Tomas Regalado was leading the Miami mayoral race and Philip Levine was ahead in Miami Beach with all precincts reporting early Wednesday.
With all 128 precincts reporting in Miami, Regalado had about 78 percent of the vote as he sought a second term as the city's mayor.
Challenger Jeff Benjamin had just under 10 percent of the vote, followed by candidates William A. Armbrister, with just above 8 percent, and Tom Baumann, with just above 4 percent.
With all 18 precincts reporting in Miami, City Commissioner Frank Carollo retained his seat. He received just over 78 percent of the vote to just under 22 percent for challenger Alex Dominguez.
With all 36 precincts reporting in Miami Beach, Philip Levine had received 50.48 percent of the vote. He needs to get more than 50.5 percent of the vote to avoid a runoff, the Miami Herald reported.
"This is a victory for the people of Miami Beach," Levine said to cheers from his supporters. "This is a victory for the city of Miami Beach. And what this is, this shows that when you believe in something and everybody can come together, there is no telling what you can do, and that's what we proved tonight."
Levine is a Miami Beach businessman and investor who currently serves as CEO of Royal Media Partners, an exclusive partner of Royal Caribbean Cruises.
Commissioner Michael Gongora had 36.43 percent of the vote, Steve Berke had 12.13 percent in his second bid for mayor and Raphael Herman had 0.96 percent.
Voter turnout was reported at just over 11 percent county-wide.
Jackson Health System leaders celebrated their apparent victory as Miami-Dade voters supported an $830 million bond for Jackson Health System to update facilities and equipment. With all 829 precincts reporting, about 65 percent of voters had supported the measure, and about 35 percent had voted against it.
Jackson CEO Carlos Migoya said the vote helps secure Jackson's future. It also marks a complete turnaround for the hospital system that was on the brink of bankruptcy in 2011, the Herald reported.
In Hialeah, Mayor Carlos Hernandez was running for a new term against former mayor Julio J. Martinez and Juan Santana, an activist and lifelong resident of Hialeah. With all 52 precincts reporting, Hernandez had just above 81 percent of the vote to just under 16 percent for Martinez and about 3 percent for Santana.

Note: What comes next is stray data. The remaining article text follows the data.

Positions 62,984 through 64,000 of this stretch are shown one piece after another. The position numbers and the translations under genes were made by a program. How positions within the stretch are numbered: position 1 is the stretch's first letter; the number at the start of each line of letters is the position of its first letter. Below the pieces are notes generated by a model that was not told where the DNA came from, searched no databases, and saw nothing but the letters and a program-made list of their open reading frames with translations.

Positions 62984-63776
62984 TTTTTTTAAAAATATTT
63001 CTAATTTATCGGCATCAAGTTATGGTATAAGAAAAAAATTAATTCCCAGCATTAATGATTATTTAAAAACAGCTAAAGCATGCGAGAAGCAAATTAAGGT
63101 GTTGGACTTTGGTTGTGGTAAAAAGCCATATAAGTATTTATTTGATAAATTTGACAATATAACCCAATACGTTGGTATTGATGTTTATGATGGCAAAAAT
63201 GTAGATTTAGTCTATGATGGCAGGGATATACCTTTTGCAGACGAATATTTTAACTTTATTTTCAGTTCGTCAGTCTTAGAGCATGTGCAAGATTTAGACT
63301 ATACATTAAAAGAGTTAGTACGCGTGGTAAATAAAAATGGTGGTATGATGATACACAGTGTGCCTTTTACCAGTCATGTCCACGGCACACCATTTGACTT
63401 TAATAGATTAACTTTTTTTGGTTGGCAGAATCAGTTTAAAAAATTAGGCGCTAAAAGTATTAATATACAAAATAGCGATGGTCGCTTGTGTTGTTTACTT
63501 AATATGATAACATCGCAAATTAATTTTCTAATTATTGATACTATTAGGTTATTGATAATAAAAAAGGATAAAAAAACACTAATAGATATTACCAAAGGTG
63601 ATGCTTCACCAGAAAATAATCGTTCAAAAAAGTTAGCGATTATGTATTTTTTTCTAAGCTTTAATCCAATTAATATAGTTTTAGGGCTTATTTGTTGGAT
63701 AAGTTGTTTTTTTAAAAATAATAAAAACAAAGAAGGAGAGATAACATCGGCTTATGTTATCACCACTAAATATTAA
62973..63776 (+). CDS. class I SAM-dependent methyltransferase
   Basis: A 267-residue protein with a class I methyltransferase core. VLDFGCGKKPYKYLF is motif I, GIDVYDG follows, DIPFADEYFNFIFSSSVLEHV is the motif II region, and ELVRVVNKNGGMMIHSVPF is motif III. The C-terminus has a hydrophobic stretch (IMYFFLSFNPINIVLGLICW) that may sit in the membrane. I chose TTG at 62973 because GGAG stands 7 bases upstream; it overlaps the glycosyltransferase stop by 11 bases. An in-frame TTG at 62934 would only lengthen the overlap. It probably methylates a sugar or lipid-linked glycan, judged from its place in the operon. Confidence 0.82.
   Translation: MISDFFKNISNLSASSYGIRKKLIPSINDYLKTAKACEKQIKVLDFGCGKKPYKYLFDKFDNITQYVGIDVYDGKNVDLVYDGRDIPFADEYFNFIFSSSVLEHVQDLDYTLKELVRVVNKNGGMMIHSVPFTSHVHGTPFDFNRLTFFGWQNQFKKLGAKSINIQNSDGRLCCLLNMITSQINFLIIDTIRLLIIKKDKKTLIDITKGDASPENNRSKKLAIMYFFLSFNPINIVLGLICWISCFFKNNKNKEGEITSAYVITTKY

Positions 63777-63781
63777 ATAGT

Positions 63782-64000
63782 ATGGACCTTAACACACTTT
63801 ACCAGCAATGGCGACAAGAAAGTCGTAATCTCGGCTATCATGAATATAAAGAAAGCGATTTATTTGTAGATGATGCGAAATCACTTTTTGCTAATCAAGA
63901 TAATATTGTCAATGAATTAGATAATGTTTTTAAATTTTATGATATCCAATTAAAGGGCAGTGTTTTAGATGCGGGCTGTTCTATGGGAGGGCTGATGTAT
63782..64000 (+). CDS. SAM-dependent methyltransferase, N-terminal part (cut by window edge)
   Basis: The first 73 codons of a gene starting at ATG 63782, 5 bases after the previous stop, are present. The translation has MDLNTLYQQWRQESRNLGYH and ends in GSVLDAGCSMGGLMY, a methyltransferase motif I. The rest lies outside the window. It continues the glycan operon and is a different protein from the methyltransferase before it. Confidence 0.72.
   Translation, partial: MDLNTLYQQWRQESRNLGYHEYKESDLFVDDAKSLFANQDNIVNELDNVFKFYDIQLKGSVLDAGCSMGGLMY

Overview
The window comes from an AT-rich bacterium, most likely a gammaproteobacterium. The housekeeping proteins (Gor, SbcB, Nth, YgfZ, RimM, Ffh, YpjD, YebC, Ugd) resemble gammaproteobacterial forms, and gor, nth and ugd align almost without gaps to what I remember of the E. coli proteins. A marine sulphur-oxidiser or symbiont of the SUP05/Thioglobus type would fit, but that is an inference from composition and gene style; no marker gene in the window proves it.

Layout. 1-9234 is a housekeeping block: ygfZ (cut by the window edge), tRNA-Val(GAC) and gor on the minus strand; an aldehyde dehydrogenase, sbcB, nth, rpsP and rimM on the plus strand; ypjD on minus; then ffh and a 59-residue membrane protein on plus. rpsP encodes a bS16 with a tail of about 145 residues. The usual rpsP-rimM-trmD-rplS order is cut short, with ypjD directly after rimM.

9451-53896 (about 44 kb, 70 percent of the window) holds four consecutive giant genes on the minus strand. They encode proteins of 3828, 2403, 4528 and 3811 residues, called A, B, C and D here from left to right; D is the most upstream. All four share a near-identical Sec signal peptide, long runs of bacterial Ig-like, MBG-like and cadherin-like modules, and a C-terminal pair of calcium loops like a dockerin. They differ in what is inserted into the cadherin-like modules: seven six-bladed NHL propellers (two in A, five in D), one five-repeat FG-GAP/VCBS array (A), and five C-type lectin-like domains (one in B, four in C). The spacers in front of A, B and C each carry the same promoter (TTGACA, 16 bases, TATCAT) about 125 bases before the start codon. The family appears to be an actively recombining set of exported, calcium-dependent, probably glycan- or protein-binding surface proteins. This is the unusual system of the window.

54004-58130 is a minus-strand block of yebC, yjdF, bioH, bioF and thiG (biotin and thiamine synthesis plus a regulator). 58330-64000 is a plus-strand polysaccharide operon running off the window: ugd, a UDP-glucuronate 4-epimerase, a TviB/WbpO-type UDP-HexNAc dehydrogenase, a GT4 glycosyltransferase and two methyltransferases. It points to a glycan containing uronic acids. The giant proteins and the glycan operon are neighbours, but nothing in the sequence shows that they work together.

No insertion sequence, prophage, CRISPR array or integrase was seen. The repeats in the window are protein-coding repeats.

A straw vote was held in Miami Beach regarding medical marijuana. With all 36 precincts reporting, just above 64 percent of voters had said that the City Commission should adopt a resolution urging the federal and state governments to decriminalize and authorize the medicinal use of marijuana, while just under 36 percent had cast ballots against the move.
Berke, whose mayoral campaign was being filmed by MTV, wants to legalize small amounts of marijuana. Earlier, the former comedian had urged voters to come out to support him in the mayor's race.
"You are going to help pull off the biggest upset in Miami Beach history," he said.
Herman has said he's advised Presidents Kennedy, Reagan and Clinton, worked for the Mossad and the CIA, and that he's the guy that found Osama bin Laden.
In Miami's District 5 City Commission race, with all 36 precincts reporting, Keon Hardemon appeared headed for a Nov. 19 runoff after receiving 45.82 percent of the vote. Richard P. Dunn II, with 22.21 percent, and Jacqui Colyer, with 21.53 percent, were in a close contest for the second spot in the runoff. Robert Malone Jr. was fourth with 10.44 percent of the vote.
Twelve candidates were vying for eight spots on the Coconut Grove Village Council. With all 11 precincts reporting, Kate Callahan, Linda Williams, Ruth Ewing, Tricia Sullivan, Emily Brittingham, Seth Sklarey, Thaddeus Scott and Javier Gonzalez held those spots.
Voters in Coconut Grove also appeared set to approve a plan to overhaul part of the village’s waterfront despite some opposition from some residents, the Herald reported. With all 128 precincts reporting, just over 61 percent of voters had approved the plan, while just under 39 percent of voters had cast ballots against it.
Mark Bell and Jeff Porter were going head to head in the Homestead mayor's race. With all 16 precincts reporting, Porter had just over 55 percent of the vote and Bell had just under 45 percent.
In the race for Homestead vice mayor, with all 16 precincts reporting, Stephen Shelley had just under 50 percent of the vote, while Jimmie L. Williams III had just under 26 percent and Norman L. Hodge Jr. just under 25 percent.
In the race for Homestead’s council seat 4, with all 16 precincts reporting, Williams had 52.5 percent of the vote and Hodge had 47.5 percent.
In Hialeah, all 52 precincts’ votes had been tabulated for the council races.
In group V, Luis Gonzalez had just above 75 percent of the vote to just under 25 percent for Julio Rodriguez. And in group VI, Paul “Pablito” Hernandez had just above 76 percent to just under 24 percent for Marcos Miralles.
Miami-Dade Elections Department officials had said they expected turnout of between 15-20 percent Tuesday.
About 100,000 ballots were cast during early voting, which ended Nov. 3.
For more information about voting and precincts visit the Miami-Dade Elections website.
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